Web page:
Jeffrey St. Clair
The Summer of No Return
Jeff Halper
Choices Made: From Zionist Settler Colonialism to Decolonization
Gary Leupp
The Khashoggi Incident: Trump’s Special Relationship With the Saudi Monarchy
Andrew Levine
Democrats: Boost, Knock, Enthuse
Barbara Kantz
The Deportation Crisis: Report From Long Island
Doug Johnson
Nate Silver and 538’s Measurable 3.5% Democratic Bias and the 2018 House Race
Gwen Carr
This Stops Today: Seeking Justice for My Son Eric Garner
Robert Hunziker
Peak Carbon Emissions By 2020, or Else!
Arshad Khan
Is There Hope on a World Warming at 1.5 Degrees Celsius?
David Rosen
Packing the Supreme Court in the 21stCentury
Brian Cloughley
Trump’s Threats of Death and Destruction
Joel A. Harrison
The Case for a Non-Profit Single-Payer Healthcare System
Ramzy Baroud
That Single Line of Blood: Nassir al-Mosabeh and Mohammed al-Durrah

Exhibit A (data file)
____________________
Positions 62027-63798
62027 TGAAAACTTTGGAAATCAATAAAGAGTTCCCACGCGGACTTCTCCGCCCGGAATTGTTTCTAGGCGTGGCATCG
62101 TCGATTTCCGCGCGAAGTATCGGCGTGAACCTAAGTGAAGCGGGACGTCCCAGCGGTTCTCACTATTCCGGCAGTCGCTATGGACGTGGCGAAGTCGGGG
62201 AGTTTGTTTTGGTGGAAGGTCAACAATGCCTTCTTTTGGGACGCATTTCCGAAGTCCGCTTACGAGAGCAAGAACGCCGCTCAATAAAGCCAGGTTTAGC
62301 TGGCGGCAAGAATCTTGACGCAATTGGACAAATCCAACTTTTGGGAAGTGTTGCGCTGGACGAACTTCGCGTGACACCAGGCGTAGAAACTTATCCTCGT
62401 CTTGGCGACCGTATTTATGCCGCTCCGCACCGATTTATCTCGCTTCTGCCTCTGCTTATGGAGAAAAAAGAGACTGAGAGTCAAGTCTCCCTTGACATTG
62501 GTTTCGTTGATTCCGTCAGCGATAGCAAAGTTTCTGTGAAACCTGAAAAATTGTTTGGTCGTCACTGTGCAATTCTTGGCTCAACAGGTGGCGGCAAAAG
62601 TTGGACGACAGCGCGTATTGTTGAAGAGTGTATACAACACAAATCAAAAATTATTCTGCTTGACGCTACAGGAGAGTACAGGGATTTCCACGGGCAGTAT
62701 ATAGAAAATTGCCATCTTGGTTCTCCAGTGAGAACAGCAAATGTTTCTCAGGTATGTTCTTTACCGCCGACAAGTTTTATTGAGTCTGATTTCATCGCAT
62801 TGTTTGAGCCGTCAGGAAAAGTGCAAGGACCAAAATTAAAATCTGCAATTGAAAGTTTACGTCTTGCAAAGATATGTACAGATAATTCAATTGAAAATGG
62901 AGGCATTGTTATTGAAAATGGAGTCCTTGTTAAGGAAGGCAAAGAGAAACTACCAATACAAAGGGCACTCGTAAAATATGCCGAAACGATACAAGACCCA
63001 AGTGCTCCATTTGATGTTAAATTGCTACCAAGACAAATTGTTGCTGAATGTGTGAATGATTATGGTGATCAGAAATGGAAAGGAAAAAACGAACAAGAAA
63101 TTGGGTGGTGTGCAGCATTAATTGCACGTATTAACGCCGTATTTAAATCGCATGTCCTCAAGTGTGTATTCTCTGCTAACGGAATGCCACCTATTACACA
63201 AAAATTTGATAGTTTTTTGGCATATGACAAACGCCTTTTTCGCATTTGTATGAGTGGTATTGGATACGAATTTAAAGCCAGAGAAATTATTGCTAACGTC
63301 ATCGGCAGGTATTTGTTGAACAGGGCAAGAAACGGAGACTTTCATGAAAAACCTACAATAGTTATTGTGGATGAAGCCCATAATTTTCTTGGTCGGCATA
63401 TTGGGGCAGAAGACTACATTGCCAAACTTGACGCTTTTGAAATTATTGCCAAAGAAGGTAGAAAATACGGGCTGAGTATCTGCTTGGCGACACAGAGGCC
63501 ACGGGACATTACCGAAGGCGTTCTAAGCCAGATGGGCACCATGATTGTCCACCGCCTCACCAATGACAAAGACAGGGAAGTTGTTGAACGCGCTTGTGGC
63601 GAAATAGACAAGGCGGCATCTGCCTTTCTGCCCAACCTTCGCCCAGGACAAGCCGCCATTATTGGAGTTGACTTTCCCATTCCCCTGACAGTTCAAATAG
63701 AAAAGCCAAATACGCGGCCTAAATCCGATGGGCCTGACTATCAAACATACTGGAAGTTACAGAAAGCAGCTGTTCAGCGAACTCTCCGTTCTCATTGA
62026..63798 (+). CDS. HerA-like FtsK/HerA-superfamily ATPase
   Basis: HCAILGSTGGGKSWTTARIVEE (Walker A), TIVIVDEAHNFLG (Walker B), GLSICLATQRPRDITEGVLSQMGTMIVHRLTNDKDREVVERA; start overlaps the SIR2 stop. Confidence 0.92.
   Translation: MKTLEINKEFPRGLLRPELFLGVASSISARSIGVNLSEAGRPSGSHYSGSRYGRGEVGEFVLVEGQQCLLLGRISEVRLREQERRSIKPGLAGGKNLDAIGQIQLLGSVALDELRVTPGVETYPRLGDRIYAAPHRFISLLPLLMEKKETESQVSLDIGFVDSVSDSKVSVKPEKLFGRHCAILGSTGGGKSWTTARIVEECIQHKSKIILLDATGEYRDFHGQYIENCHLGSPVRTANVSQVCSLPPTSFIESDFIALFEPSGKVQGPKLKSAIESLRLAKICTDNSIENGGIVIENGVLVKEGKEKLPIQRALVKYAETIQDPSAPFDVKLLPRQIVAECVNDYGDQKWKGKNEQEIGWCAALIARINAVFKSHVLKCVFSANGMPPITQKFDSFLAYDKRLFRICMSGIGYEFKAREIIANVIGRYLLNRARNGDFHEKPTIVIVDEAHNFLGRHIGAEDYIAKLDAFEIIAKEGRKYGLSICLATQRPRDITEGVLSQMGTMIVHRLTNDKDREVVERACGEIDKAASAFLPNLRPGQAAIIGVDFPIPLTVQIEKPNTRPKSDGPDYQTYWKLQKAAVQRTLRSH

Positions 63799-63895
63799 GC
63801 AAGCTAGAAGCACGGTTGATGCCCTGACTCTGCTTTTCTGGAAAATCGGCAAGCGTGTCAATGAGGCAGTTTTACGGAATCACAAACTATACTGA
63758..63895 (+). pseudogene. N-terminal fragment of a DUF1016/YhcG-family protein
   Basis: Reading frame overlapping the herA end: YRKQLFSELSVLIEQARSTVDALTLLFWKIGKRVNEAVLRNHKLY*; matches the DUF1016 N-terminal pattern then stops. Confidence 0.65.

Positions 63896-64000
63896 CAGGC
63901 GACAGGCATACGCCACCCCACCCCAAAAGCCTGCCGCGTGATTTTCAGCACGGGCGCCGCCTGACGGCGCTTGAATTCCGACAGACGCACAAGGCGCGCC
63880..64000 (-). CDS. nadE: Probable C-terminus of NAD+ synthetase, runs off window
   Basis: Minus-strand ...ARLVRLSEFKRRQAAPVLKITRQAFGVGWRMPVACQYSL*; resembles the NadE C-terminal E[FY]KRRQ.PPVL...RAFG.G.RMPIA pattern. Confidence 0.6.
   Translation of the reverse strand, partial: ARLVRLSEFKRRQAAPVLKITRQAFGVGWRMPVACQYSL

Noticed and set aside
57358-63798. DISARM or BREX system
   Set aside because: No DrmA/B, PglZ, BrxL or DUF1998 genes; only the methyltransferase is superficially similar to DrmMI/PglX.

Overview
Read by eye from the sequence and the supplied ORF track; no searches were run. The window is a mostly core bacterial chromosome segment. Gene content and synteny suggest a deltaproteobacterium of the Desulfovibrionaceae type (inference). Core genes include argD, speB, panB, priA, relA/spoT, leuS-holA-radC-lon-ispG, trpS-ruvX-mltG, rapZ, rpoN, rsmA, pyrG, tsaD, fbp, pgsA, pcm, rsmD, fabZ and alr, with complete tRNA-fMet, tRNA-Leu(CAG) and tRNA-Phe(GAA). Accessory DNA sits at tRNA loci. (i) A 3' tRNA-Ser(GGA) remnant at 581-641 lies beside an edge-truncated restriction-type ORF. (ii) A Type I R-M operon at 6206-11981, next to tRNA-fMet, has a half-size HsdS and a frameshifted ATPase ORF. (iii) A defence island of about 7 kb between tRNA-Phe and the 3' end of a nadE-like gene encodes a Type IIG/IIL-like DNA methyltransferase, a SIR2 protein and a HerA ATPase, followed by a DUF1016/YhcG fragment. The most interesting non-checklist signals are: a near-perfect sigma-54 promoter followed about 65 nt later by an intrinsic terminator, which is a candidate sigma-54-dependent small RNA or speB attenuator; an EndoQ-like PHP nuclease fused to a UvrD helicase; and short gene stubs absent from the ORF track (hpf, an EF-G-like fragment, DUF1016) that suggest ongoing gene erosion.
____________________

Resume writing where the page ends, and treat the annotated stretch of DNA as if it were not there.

Zhivko Illeieff
Addiction and Microtargeting: How “Social” Networks Expose us to Manipulation
What is Truth?
Michael Doliner
Were the Constitution and the Bill of Rights a Mistake?
Victor Grossman
Cassandra Calls
Ralph E. Shaffer
Could Kavanaugh’s Confirmation Hearing Ended Differently?
Vanessa Cid
Our Everyday Family Separations
Walaa Al Ghussein
The Risks of Being a Journalist in Gaza
Ron Jacobs
Betrayal and Treachery—The Extremism of Moderates
James Munson
Identity Politics and the Ruling Class
P. Sainath
The Floods of Kerala: the Bank That Went Under…Almost
Ariel Dorfman
How We Roasted Donald Duck, Disney’s Agent of Imperialism
Joe Emersberger
Ecuadorian President Lenin Moreno’s Assault on Human Rights and Judicial Independence
Ed Meek
White Victimhood: Brett Kavanaugh and the New GOP Brand
Andrew McLean, MD
A Call for “Open Space”